Today is Taras Shevchenko’s 209th birthday. In his fairly short life (he died one day after his 47th birthday), Shevchenko revolutionised Ukrainian literature and language and art. Our oldest Shevchenko holding is the 4-volume set of his works, published in L’viv between 1893 and 1898.
As Dr Rory Finnin of Cambridge Ukrainian Studies described in his Liberation lecture in November (full recording here), Shevchenko’s importance to Ukrainians domestically and further afield cannot and could never be overstated. Thanks to donations made to the UL over the last 12 years, we have a rich collection of émigré Ukrainian books dating in particular from post-WW2 migrant communities. Here are the earliest 1945- Ukrainophone Shevchenko editions from South America, North America, and Western Europe: Continue reading →
Iurii Sherekh’s ‘Ne dlia ditei’ – one of the many Ukrainian texts in the “Russian literature” section.
Readers might remember that one strand of decolonising our collections in response to Russia’s war against Ukraine, as outlined in an earlier blog post, was about classification. As explained then and long known by readers using our open-shelf collections, large parts of the UL’s classification system still strongly reflect the times and attitudes of empire. There’s a lot of work to be done here just to tease all the various threads out.
Taking the focus back to Ukraine specifically, I have taken a preliminary look at the Ukrainian component in the “Russian literature” classes – 756 and 757. These classes, meant to contain Russophone literature only, was in practice also the destination for Ukrainophone literature too until the introduction in 2011 of a separate class (758:6) for the latter. There was always a different classmark for “Other Slavonic” (758:8) for languages without their own classmark, but unfortunately Ukrainian appears to have been placed standardly in Russian for decades.
Today’s initial work has been to work out what at least roughly what amount of books it is that we might potentially move, reclassify, and re-label. Here are the initial results.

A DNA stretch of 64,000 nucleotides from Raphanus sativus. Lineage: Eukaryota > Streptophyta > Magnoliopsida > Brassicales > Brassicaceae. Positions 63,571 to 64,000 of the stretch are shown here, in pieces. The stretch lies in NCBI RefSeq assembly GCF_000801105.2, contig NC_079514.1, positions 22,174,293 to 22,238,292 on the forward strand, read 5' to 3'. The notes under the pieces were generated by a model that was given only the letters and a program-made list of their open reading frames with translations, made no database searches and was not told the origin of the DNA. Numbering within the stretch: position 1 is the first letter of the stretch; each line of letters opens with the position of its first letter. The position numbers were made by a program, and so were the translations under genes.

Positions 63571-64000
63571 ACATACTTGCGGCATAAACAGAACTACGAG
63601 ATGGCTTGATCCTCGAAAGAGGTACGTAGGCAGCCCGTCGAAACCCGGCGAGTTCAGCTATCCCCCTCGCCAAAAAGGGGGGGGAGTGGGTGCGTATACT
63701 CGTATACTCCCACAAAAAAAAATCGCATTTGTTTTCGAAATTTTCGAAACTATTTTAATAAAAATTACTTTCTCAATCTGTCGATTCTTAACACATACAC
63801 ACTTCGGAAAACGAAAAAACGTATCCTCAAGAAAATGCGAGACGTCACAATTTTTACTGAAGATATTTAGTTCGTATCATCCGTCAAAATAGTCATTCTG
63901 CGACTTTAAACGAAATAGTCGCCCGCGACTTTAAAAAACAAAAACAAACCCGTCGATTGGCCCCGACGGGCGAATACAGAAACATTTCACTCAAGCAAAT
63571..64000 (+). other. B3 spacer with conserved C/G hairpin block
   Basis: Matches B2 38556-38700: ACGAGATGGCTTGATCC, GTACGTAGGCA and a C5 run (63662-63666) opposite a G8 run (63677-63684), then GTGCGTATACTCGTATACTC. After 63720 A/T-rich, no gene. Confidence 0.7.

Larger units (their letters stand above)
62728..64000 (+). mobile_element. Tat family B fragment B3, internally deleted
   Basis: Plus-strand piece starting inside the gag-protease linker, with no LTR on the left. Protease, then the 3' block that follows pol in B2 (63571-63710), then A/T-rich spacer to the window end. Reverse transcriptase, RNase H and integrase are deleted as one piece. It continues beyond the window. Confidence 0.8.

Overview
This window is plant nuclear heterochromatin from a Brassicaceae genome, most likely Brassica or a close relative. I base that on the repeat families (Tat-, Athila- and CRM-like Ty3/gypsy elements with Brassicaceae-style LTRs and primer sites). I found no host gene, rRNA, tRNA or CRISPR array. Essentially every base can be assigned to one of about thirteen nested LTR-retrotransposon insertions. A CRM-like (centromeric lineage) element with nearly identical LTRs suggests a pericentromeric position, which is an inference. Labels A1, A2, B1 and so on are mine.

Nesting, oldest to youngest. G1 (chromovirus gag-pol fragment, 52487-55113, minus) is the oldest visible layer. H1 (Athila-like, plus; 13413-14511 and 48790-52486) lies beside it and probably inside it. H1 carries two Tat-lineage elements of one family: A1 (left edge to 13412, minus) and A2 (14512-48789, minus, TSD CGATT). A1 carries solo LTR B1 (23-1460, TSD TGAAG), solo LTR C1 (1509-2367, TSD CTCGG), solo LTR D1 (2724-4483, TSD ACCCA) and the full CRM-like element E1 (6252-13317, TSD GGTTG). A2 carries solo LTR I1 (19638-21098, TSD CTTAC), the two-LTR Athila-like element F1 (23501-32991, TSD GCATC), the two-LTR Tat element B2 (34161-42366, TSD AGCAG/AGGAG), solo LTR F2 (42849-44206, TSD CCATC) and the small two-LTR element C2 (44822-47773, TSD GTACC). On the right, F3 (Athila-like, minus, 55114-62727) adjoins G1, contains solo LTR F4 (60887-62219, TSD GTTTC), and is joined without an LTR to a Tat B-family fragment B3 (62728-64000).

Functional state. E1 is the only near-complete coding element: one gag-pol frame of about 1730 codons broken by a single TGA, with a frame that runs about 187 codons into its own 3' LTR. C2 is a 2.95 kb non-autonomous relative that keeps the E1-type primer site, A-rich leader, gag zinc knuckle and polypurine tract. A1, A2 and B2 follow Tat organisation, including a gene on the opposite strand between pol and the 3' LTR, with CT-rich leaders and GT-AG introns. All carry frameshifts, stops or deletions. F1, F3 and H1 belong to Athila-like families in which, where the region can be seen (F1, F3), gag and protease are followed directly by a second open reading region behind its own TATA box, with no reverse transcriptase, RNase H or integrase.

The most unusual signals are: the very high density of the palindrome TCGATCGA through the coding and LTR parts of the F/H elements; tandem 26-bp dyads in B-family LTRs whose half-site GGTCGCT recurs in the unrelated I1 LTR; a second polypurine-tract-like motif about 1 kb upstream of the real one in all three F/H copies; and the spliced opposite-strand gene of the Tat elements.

- 756 contains 252 titles in or translated from Ukrainian
- 757 contains 190 titles in or translated from Ukrainian
So far, so relatively straightforward, if still representing quite a lot of work (I think it would be a challenge to deal with one book in 10 minutes, given all the things that would need to happen, so those figures alone would mean 2 weeks full-time as a minimum). What is missing here, though? Continue reading →
This week, I thought it would be nice to look outside the main University Library for Ukrainian printed books, and the Modern and Medieval Languages and Linguistics Faculty Library was the obvious first place to look at.
The title page of the book, with a photograph of its late author.
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In November 2022, the annual Cambridge University Libraries Liberation Literature Lecture focused on Ukraine and was accompanied by a small exhibition of Ukrainian material from the UL, selected in part by local Ukrainians. The recording of Cambridge’s Dr Rory Finnin’s brilliant talk is now available on the UL YouTube channel, with Ukrainian subtitles, here: https://www.youtube.com/watch?v=5mwHgQjfkwI. This blog post provides the captions (in Ukrainian and English) for the accompanying pop-up display. Continue reading →
We placed a large order for Ukrainian books just before Christmas and look forward to their arrival before long. In the meantime, today’s short blog post shares a few of the books that came in our last big Ukrainian shipment. They are an interesting but quite mixed bag, both in terms of their subjects and their styles; readers might remember that we are buying as much Ukrainian material from our suppliers as possible, including some popular books alongside academic ones.
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